Another important strand in fasting, one that draws my attention particularly, is fasting as an expression of the complex and sometimes strained relationships between body and soul. The problem of embodiment is a central one for perhaps all religions and cultural systems. Whatever form of dualism (the idea that body and soul are separable) is accepted, modified, or rejected, there remains the fact that human beings perceive themselves as having both a physical existence and a consciousness that is somehow separated from that physical existence. For some it is the seemingly external awareness of the physical that constitutes consciousness itself. The literature on consciousness and dualism and the mind:body problem ranges from the tedious to the sublime, from the pedantic to the transformative.
I am not intending to treat the mind:body problem here, but rather to focus attention on the fact that we experience tensions in our lives as conscious beings that often relate to our experience of embodiment. Our backs ache, our digestion troubles us, we feel burning hunger to participate in sex, our skin burns painfully after a first happy day of summer. For a third of us the genetic material of our body mutates and then often overwhelms the body, terminally, in a disastrous process we associate with the zodiacal crab, Cancer.
We aspire to goodness and often greatness, we want to be like God or in tune with the harmonies of the cosmos, and time and again we perceive that our bodies have interfered. For people concerned with the meanings of the body, fasting has several possible functions. For some, and these are generally historical peoples or mystics, separating the body from its normal functions is a way to open the body for the visitation of God or divine energy or spirit. Not allowing the body to have what it wants restores a cosmic balance necessary to allow the spirits its free range.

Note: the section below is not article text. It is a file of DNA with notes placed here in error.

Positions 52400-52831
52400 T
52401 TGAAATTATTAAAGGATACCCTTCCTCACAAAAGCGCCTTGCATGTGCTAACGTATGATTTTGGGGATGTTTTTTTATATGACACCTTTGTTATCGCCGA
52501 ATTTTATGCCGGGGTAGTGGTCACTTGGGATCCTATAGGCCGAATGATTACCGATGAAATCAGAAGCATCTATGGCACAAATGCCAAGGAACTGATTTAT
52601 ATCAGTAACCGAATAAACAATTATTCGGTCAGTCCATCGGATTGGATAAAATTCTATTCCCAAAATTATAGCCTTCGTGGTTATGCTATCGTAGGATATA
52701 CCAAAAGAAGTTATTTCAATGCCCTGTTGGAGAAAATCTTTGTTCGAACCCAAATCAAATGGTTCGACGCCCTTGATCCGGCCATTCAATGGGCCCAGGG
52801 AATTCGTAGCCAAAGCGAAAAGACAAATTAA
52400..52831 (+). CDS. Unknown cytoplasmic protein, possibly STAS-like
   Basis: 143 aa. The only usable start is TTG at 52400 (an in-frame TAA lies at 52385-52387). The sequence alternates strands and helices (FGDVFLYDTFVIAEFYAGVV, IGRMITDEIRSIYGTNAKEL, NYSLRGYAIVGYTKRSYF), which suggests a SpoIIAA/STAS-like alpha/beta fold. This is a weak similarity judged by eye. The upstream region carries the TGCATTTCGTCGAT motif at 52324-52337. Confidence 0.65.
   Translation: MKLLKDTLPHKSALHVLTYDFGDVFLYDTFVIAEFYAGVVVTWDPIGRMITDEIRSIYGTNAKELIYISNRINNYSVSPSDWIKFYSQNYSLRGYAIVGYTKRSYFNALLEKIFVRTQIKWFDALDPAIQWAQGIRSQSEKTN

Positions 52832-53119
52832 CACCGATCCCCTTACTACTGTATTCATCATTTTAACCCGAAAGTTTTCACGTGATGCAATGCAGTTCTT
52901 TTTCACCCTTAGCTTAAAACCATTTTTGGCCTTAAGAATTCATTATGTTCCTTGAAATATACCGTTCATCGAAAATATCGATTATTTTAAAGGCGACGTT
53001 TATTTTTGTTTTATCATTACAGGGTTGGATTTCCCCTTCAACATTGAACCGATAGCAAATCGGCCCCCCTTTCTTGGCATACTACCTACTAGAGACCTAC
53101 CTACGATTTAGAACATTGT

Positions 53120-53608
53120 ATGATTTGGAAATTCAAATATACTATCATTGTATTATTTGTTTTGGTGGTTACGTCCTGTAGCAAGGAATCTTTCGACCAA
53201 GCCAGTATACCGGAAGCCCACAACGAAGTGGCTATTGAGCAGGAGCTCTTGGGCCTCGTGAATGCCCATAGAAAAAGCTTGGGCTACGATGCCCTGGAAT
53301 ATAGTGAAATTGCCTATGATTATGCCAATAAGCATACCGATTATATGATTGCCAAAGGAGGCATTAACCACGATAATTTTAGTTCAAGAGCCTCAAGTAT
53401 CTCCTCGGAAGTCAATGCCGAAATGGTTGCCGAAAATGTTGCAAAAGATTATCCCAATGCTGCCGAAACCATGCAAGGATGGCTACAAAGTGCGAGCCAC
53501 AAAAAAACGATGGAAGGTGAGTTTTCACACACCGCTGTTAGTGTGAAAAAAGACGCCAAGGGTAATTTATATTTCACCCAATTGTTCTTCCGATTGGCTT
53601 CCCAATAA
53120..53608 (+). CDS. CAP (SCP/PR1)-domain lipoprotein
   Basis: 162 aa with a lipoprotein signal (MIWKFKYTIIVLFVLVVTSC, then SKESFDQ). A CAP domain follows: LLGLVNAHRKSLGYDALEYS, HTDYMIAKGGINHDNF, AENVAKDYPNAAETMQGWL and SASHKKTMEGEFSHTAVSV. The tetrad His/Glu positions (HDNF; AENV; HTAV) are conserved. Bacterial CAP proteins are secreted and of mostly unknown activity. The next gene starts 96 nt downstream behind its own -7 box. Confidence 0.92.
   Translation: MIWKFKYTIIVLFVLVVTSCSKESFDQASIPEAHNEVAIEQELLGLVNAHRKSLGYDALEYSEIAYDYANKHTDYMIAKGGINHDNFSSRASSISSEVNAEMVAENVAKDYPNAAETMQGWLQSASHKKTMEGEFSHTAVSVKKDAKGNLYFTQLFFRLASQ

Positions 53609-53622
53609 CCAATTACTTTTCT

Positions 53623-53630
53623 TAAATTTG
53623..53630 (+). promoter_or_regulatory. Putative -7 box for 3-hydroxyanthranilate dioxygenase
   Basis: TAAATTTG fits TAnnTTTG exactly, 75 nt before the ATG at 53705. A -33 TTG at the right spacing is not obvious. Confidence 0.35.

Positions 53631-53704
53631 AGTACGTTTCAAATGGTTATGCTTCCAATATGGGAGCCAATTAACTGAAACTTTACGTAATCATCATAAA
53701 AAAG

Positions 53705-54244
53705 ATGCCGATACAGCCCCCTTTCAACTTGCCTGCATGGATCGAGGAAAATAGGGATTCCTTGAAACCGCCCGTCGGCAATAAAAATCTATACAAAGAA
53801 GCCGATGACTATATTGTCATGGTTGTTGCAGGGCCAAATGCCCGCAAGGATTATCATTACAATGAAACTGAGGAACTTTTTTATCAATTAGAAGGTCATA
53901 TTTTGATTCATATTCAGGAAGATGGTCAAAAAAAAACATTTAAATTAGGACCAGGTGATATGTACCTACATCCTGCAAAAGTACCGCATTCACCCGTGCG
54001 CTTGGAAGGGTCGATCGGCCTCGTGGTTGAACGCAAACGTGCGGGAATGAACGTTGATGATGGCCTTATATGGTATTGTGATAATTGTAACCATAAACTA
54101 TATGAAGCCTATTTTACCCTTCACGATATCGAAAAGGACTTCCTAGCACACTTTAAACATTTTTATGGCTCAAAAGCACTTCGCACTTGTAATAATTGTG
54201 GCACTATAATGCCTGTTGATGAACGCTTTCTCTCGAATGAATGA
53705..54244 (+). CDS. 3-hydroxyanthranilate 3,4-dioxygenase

For others such denial is a way of practicing the exercise of will over physical inclination. These are exercises that strengthen the spirit for its journey through life. Some are comfortable with the possibility that certain types of deprivation can actually cause the body and brain to malfunction or short-circuit. Fasts of sufficient duration do have measurable effects on brain function. Fasts from water as well as food can, if sufficiently long, alter perception and cognition. For some these special glimpses communicate divine truths of durable significance, and they do so without the cheapening effect of psychotropic medications.
Sometimes fasting can be a separation from society. Such thinking probably underlies in part vision quests or extended wilderness fasts, times when food serves as an emblem of human modification of the environment, of the complexities of social organization that allow the produce of the fields to nourish people other than those who harvested it. Fasting can be a time set apart, a time marked by the temporary estrangement from natural social rhythms.
This is little more than a fragment of an introduction to the topic of fasting. What meanings are present for you in the fast? How do you explain its significance?
 My wife has a chapter on fasting in her dissertation on Nation of Islam and Mormons, Radical Food, which I recommend for reading once it is done.
 Echoing the Hebraist’s “cloud of witnesses,” I have begun using “cloud of meanings” to describe the rich and complex multivalence of religious meaning in various contexts.
 For an example of how well the question of embodiment can be treated, see the now canonical Peter Brown, The Body and Society (the 20th anniversary edition has a nice new introduction).